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First Look: Learning from Earnings

By Roger S. Conrad on May. 4, 2013

Western Canada Select (WTI), a heavy-sour crude-oil blend produced primarily in Alberta and delivered to Port Hardisty for export, traditionally has traded at a discount to West Texas Intermediate (WTI), the light-sweet varietal that trades primarily at the hub in Cushing, Okla., and underpins futures contracts traded on the New York Mercantile Exchange. Denser and more viscous than light crude oil, heavy varietals require additional processing to refine them into usable products such as gasoline and diesel.

The price spread between West Texas Intermediate crude oil (WTI) and Western Canada Select (WCS) has averaged USD16 per barrel since 2008. But in fall 2012 and early 2013, this differential widened considerably, peaking at USD42.50 per barrel on Dec. 14, 2012.


Source: Bloomberg

This anomaly reflected temporary midstream and downstream capacity outages, not a durable trend.

In late October and early November, TransCanada reduced throughput on its Keystone pipeline, which transports oil from western Canada to Illinois, to investigate whether the system had sprung a leak. Fellow midstream operator Enbridge (TSX: ENB, NYSE: ENB) likewise announced that an excess of demand had forced the firm to ration capacity on one of its pipelines that stretches from western Canada to the Midwest.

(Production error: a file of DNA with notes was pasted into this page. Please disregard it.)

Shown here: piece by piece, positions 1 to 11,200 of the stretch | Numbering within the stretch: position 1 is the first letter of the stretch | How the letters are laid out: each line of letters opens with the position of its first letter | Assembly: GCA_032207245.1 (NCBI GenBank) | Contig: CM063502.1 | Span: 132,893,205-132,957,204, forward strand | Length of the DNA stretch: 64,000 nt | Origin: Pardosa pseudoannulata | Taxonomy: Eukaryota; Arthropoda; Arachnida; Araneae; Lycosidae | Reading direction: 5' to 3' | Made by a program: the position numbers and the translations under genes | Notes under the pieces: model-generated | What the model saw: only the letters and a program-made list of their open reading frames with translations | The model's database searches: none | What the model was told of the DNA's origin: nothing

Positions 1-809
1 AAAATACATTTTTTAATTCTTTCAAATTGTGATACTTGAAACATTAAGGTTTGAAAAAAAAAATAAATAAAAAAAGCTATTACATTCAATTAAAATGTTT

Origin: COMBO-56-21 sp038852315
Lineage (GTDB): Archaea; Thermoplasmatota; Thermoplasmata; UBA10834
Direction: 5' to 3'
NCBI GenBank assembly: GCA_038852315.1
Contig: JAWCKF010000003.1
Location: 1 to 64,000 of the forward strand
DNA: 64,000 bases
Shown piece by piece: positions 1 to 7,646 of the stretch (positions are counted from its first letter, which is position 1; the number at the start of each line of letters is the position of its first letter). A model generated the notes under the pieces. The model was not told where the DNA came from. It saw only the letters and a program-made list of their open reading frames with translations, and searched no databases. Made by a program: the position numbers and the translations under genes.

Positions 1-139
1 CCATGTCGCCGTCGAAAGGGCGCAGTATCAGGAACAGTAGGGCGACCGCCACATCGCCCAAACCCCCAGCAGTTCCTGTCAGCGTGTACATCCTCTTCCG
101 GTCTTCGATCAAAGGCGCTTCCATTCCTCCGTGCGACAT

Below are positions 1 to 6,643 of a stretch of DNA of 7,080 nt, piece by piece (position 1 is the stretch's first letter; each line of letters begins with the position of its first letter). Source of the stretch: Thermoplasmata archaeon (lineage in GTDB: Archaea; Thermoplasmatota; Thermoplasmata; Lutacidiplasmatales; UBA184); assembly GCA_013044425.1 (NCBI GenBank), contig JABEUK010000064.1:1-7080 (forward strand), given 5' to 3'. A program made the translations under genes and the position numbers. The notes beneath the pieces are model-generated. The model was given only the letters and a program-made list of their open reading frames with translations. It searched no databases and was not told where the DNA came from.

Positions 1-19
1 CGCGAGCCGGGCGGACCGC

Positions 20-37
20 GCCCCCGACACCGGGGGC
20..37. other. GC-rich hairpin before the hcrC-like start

Meanwhile, BP (LSE: BP, NYSE: BP) curtailed operations at its refinery in Whiting, Ind., for maintenance and repairs prior to a planned expansion of the facility that will come onstream in mid-2013. Designed to process lower-quality grades of crude oil, this facility refines large volumes of imported WCS.

Pipeline bottlenecks and reduced throughput at Whiting will ensure that the differential between the price of WCS and WTI remains elevated in the near term. However, this spread should continue tighten in 2013, when BP’s upgraded Whiting facility comes onstream and Marathon Petroleum Corp (NYSE: MPC) completes an expansion to its refinery outside Detroit.  

With downstream operators in the Midwest expected to expand their capacity to process heavy-sour crude significantly in the next few years, the price of WCS should recover from its swoon.

In the meantime, many Canadian oil producers posted disappointing fourth-quarter results because of depressed price realizations on their output. However, with the basis differentials improving, the handful of upstream operators that have reported first-quarter results sounded an encouraging note. 

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